The avalanche early Wednesday morning also pushed Hitoshi Ogi, 69, into the crevasse. Ogi climbed 60 feet out of the crevasse and reached a base camp Thursday.
For one Egyptian voter, a despairing surrender as hope in revolution turns to resignation
CAIRO (AP) -- Mahmoud Abou Adhma’s despair over Egypt’s course the past 16 months has turned him from an avid revolutionary who camped out in Tahrir Square for most of the 18 days of protests demanding the fall of Hosni Mubarak to working for the presidential campaign of the deposed leader’s last prime minister and close friend.
The 56-year-old Cairo tailor’s misery over his own turnaround was visible -- his whole body shook with it as he chatted with a circle of young neighbors half his age. It’s not that he didn’t understand the "humiliation" Egyptians felt under Mubarak’s regime, he told them, he’d seen it firsthand. But they had to face facts, the revolution failed.
They spoke sitting outside a polling station in Cairo’s middle class district of Abdeen as Egyptians lined up this weekend to vote on a successor to Mubarak as president, choosing between former prime minister Ahmad Shafiq and the Muslim Brotherhood’s Mohammed Morsi.
Abou Adhma is emblematic of the confusion many Egyptians have gone through since February 2011 when the leader of three decades finally stepped down. Mubarak’s fall brought an ecstatic sense of accomplishment among millions who joined the mass protests and persevered through violent crackdowns by security forces and regime supporters. As the old regime fought back to retain its powers, that has given way to a wide range of emotions -- despair and disappointment among many, stubborn defiance among others.
The generals who took over from Mubarak oversaw a torturous and lopsided transition which they promised would lead to a democratically elected government and president. They proclaimed themselves the defenders of the revolution’s goal: a deep change from Mubarak’s corrupt police state. The protesters summed it up, "Bread, social justice and human dignity."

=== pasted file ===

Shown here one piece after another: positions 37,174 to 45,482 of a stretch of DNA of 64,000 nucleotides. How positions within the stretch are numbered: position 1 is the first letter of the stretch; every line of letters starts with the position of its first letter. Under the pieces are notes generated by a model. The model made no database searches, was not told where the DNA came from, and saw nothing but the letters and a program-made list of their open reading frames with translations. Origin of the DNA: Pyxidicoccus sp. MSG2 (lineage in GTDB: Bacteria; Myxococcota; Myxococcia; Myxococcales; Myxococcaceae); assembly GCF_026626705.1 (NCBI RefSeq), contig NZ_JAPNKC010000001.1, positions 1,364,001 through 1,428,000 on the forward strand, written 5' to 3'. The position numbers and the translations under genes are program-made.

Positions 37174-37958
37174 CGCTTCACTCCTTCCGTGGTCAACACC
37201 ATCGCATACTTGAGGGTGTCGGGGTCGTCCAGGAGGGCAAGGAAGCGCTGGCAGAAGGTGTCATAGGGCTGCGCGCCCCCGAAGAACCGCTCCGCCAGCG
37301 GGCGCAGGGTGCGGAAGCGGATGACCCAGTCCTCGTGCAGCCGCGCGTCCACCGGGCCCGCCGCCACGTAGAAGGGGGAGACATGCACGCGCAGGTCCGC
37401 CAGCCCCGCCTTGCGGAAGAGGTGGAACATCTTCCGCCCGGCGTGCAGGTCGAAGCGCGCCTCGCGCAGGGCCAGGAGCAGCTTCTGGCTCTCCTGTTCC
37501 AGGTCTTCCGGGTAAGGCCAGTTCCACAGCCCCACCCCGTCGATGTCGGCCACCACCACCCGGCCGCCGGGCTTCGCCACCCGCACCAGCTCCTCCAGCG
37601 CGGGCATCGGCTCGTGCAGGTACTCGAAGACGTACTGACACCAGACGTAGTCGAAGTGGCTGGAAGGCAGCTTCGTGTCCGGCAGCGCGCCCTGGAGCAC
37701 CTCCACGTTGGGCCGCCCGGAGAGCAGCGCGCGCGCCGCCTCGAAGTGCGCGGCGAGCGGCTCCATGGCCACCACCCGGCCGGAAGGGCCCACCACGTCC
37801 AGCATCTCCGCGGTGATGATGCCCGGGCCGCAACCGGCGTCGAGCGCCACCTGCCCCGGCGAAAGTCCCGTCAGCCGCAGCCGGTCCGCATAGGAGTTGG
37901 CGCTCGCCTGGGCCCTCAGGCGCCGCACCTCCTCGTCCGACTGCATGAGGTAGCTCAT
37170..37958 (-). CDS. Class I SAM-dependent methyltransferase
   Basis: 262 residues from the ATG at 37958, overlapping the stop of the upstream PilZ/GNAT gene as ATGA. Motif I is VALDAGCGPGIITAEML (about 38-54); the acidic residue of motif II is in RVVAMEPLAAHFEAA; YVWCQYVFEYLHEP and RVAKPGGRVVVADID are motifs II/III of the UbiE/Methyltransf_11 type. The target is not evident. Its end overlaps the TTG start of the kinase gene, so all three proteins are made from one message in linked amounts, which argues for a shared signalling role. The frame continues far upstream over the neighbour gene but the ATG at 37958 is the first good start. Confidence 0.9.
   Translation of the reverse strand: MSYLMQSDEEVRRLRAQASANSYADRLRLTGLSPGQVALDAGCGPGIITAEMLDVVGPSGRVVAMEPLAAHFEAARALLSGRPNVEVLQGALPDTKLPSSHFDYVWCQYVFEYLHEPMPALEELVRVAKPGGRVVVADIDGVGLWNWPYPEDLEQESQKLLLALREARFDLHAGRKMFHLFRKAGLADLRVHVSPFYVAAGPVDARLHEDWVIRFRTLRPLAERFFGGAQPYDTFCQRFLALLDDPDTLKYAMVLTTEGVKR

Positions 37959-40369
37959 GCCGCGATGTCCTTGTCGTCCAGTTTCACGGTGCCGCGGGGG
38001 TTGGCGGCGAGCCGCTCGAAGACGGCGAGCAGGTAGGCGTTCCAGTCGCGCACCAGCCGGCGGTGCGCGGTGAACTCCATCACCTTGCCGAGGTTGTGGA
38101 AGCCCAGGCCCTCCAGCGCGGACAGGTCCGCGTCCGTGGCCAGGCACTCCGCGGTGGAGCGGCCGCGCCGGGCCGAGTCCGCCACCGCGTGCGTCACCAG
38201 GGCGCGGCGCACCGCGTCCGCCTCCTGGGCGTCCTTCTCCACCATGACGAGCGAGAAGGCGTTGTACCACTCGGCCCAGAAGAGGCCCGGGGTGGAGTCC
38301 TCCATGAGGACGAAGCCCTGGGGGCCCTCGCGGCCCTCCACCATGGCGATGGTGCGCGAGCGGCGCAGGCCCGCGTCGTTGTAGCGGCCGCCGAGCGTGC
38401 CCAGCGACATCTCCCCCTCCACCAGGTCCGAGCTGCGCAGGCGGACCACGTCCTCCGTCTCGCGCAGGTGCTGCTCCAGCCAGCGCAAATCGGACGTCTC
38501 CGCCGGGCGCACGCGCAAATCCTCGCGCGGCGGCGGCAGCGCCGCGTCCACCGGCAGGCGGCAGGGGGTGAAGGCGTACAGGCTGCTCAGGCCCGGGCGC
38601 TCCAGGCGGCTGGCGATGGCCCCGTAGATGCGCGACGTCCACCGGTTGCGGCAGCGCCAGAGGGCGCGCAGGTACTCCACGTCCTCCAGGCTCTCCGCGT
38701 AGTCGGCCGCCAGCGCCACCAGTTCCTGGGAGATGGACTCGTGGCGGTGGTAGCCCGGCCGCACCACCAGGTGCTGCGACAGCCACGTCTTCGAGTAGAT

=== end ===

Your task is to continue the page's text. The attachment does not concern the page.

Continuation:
Socialists win strong majority in French parliamentary vote, pollsters say
PARIS (AP) -- French President Francois Hollande’s Socialist Party won a solid majority in parliamentary elections Sunday, polling agencies projected, fortifying Hollande in his push for governments to spend money -- not cut budgets -- to tackle Europe’s economic crisis.
Former President Nicolas Sarkozy’s conservatives, who dominated the outgoing National Assembly, suffered a stinging loss, according to all estimations. Meanwhile, the far-right National Front party was on track to win a small but symbolically important presence in parliament for the first time in years.
"This new, solid and large majority will allow us now to pass laws for change, and gives us great responsibilities in France and in Europe," Foreign Minister Laurent Fabius said on France-2 television as the results started coming in.
Elections in France and Greece on Sunday will weigh on Europe’s future and whether its debt troubles will hobble markets and economies across the globe. France is the second-biggest economy in the eurozone and, along with powerhouse Germany, contributes heavily to bailouts for weaker nations and often drives EU-wide policy.
France’s Socialists will have between 308 and 320 seats in the 577-seat National Assembly after Sunday’s second-round parliamentary elections, the TNS-Sofres Sopra Group, Ipsos and CSA agencies estimated. The pollsters’ projections were based on actual vote counts in select districts around the nation.
Radiohead drum technician killed in stage collapse ahead
of Toronto concert
TORONTO (AP) -- Investigators combed through the wreckage of a Toronto stage Sunday to determine what caused the structure to come crashing down ahead of a Radiohead concert, killing the band’s drum technician and injuring three other people.
The British band said it was devastated over the death of Scott Johnson, a U.K. citizen in his 30s who was trapped under the rubble and pronounced dead at the scene.
"We have all been shattered by the loss of Scott Johnson, our friend and colleague. He was a lovely man, always positive, supportive and funny; a highly skilled and valued member of our great road crew," the band said on its website. "We will miss him very much. Our thoughts and love are with Scott’s family and all those close to him."
Toronto Police spokesman Tony Vella said a 45-year-old man hospitalized with a head injury was improving and his life was not in danger. The other two were treated at the scene.
Officials from the Ontario Ministry of Labor searched through the wreckage for clues to the cause of the collapse Saturday in Downsview Park. They were also investigating whether safety regulations and standards were followed and if staff were properly trained.